This also kept the defenders on their toes. It’s hard work marking a front two and also having to worry about where Matan is because he is so hard to get off of the ball once he has it. He enjoys tight spaces and even in this early seaso has shown the willingness to dribble at defenses.
It will be interesting to see how Zelarayan fits into this role, because he has done this in the past as well but is considered more of a traditional central attacking midfielder, whereas Matan has more pace and ability to shift. Just another thing to look out for in the coming weeks.
Columbus’ press vs. Atlanta’s press
Both teams would have liked to press high, but the Black & Gold were the team that was sharper in that area of the game on Saturday. While both squads had the intention to press, they went about it in different ways.
United wanted to press hard to the ball, meaning almost all the time that Columbus was in possession in its own half Atlanta, sent a man to press the player on the ball. This was typically their striker Miguel Berry.
The problem with that approach from the Five Stripes was that an aggressive, on-ball press can leave teams vulnerable behind. With the Crew wanting the play out of the back, this played straight into the home side’s hands.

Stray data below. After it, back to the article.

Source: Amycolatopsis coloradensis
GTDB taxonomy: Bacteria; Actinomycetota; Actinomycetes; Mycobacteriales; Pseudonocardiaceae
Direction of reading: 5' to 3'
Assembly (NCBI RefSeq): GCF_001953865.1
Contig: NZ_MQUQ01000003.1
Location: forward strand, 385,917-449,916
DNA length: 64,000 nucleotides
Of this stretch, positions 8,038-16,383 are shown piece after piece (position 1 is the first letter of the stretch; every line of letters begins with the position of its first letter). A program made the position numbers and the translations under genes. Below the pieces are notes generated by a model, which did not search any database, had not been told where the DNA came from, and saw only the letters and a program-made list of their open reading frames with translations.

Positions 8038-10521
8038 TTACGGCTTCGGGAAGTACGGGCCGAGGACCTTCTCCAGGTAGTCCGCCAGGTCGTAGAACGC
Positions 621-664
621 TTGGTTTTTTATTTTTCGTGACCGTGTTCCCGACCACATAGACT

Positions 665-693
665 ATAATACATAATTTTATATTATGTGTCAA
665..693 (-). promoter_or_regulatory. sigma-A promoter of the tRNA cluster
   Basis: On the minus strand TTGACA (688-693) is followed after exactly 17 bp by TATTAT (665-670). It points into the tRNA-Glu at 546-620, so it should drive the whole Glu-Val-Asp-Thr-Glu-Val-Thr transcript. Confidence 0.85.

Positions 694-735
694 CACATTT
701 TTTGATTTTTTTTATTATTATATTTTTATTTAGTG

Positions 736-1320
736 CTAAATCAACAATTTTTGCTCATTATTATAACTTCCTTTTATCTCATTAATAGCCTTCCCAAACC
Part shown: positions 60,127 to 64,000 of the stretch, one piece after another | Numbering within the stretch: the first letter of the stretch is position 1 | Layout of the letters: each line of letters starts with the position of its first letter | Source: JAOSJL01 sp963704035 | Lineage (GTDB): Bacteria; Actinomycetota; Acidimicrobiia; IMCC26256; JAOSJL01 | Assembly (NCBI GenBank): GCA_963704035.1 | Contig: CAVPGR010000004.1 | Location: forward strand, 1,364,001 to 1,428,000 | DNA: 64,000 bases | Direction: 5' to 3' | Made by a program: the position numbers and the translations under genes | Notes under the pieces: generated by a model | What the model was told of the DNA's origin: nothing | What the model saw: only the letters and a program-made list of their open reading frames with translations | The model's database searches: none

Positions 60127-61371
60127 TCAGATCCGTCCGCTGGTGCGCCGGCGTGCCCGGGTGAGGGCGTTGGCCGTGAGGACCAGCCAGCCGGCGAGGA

While the Black & Gold struggle with the New York Red Bulls’ press, they looked better on Saturday. Columbus played the ball quicker with one-touch passing and was calm and composed.
The Crew’s press on the other hand was a tad delayed. If the Blcak & Gold lost the ball, they pressed with numbers right away if they thought they could win it back. If not, Columbus called off the press and drop back into a 5-2-3 and man-marking system. The front three of Russel-Rowe, Ramirez and Matan slowly move forward to put more urgency on the backline in possession, while the wing backs and midfielders man-marked to take away options to play through the center of the field.
This is why United sent up so many long balls with no options and the Crew was patient in the delayed press. Quinton and Vallecilla were able to eat up those long passes and gift Columbus with possession again and again.
It was yet another bright spot of what Nancy is building with the Black & Gold and an example of how good the Crew can be with more time and practice.